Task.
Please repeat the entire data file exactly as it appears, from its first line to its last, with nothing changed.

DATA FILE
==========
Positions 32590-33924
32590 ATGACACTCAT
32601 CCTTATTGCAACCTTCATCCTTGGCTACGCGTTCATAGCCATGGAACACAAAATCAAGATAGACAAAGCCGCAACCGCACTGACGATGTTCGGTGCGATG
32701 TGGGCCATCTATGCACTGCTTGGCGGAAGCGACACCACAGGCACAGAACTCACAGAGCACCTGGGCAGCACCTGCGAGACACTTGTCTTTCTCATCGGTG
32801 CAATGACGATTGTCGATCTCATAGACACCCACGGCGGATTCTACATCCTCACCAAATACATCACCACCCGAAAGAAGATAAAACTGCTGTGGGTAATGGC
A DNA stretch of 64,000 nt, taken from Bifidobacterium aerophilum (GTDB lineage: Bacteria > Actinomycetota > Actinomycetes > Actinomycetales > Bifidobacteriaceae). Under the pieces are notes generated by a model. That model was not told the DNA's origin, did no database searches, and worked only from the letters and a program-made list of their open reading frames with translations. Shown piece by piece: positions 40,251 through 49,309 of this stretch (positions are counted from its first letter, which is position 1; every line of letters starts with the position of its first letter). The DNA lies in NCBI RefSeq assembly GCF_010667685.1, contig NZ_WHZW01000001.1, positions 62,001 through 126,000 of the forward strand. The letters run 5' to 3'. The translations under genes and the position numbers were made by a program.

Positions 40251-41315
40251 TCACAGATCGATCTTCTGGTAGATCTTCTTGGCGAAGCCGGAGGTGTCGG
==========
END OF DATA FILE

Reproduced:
Positions 32590-33924
32590 ATGACACTCAT
32601 CCTTATTGCAACCTTCATCCTTGGCTACGCGTTCATAGCCATGGAACACAAAATCAAGATAGACAAAGCCGCAACCGCACTGACGATGTTCGGTGCGATG
32701 TGGGCCATCTATGCACTGCTTGGCGGAAGCGACACCACAGGCACAGAACTCACAGAGCACCTGGGCAGCACCTGCGAGACACTTGTCTTTCTCATCGGTG
32801 CAATGACGATTGTCGATCTCATAGACACCCACGGCGGATTCTACATCCTCACCAAATACATCACCACCCGAAAGAAGATAAAACTGCTGTGGGTAATGGC
A DNA stretch of 64,000 nt, taken from Bifidobacterium aerophilum (GTDB lineage: Bacteria > Actinomycetota > Actinomycetes > Actinomycetales > Bifidobacteriaceae). Under the pieces are notes generated by a model. That model was not told the DNA's origin, did no database searches, and worked only from the letters and a program-made list of their open reading frames with translations. Shown piece by piece: positions 40,251 through 49,309 of this stretch (positions are counted from its first letter, which is position 1; every line of letters starts with the position of its first letter). The DNA lies in NCBI RefSeq assembly GCF_010667685.1, contig NZ_WHZW01000001.1, positions 62,001 through 126,000 of the forward strand. The letters run 5' to 3'. The translations under genes and the position numbers were made by a program.

Positions 40251-41315
40251 TCACAGATCGATCTTCTGGTAGATCTTCTTGGCGAAGCCGGAGGTGTCGG